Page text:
- Using X for the first letter is a special case. From ISA-5.1, The unclassified letter X is intended to cover unlisted meanings that will be used only once or used to a limited extent. If used, the letter may have any number of meanings. When properly applied, the letter X does not appear frequently only once, or to a limited extent. Instead, the user-defined letters should be used for devices that appear regularly, even if infrequently. Thus, in many modern industrial facilities, X may not be needed, since most devices appear with some regularity. For those of you that have an entire facility filled with XT transmitters or XY transducers, dont worry, this provision of ISA-5.1 is frequently ignored. The unclassified letter X is intended to cover unlisted meanings that will be used only once or used to a limited extent. If used, the letter may have any number of meanings as a first-letter and any number of meanings as a succeeding-letter. Except for its use with distinctive symbols, it is expected that the meanings will be defined outside a tagging bubble on a flow diagram.
- The grammatical form may be modified as required. Example: Indicate may mean indicator or indicating.
- Many sites will use ISA-5.1 as the starting point.
- Of course, the user must clearly document the specified meanings on the site P&ID legend sheet, and those meanings should be maintained, without ambiguity or change, for the entire facility or, ideally, the entire company. The legend sheet table can then be modified to incorporate assigned letter designations, or even specifically define acceptable or standard letter combinations for the facility.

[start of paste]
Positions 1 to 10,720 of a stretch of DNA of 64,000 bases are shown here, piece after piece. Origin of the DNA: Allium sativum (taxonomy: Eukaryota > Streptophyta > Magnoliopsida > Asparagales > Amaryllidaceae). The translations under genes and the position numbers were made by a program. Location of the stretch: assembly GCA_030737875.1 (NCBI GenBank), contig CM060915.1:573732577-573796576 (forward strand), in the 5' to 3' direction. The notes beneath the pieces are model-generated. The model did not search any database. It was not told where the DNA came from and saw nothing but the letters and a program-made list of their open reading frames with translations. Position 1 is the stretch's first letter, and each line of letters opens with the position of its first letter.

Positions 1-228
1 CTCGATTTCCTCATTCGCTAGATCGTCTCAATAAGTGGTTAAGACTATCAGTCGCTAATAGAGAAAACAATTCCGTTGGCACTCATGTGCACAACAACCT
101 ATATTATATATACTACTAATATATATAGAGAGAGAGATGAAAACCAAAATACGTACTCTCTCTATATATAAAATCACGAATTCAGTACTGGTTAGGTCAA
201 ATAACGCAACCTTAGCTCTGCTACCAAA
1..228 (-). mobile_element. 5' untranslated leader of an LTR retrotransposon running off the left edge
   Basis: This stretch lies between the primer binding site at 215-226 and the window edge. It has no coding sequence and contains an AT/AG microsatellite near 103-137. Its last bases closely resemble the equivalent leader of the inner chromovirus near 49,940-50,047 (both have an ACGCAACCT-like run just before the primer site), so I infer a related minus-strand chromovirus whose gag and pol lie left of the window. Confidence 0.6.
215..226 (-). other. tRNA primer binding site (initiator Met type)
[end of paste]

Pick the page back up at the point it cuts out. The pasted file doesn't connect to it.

- Usage will depend upon context. Depending on the circumstance, the third letters Control, Transmit, and Compute can also be used as a verb or noun, in which case they will appear in text or speech as Controller, Transmitter, and Computer, respectively.
The following are a few of the more common prefix arrangements:
- PIC = Pressure Indicating (Indicator) Controller
- LR = Level Recorder
- TT = Temperature Transmitter
- DAH = Density Alarm High
- DAHH = Density Alarm High High
- LSHH = level switch high-high
- LSH = level switch high
- LSL = level switch low
- LSLL = level switch low-low
- LAL = level alarm low
- PT = pressure transmitter
- PDT = pressure differential transmitter
- AT = analyzer transmitter
- TE = temperature element
- TT = temperature transmitter
- PDSH = pressure differential switch high
- KQL = time quantity light (i.e., time is expired)
- PY = pressure transducer
- ZSO = position switch (open)
- HV = hand valve
- HS = hand switch
3.1.1 Typical Letter Combinations
Extended Table of typical letter combinations for instrumentation equipment:
3.2.1 Loop Number Based
- In addition to the letters, the instrumentation and control design group assigns a sequence number to each function. All the devices within that function carry the same sequential number, the loop number. A single loop number is used to identify the devices that accomplish a single specific action usually an input and an output for PID control, an input for indication of a process variable, or a manual output.
- This number, combined with the letter designation, positively and uniquely identifies each device within that set.
- Numbering of elements is in accordance with some plant based convention.
- There are two approaches, serial and parallel, of which serial is the more common.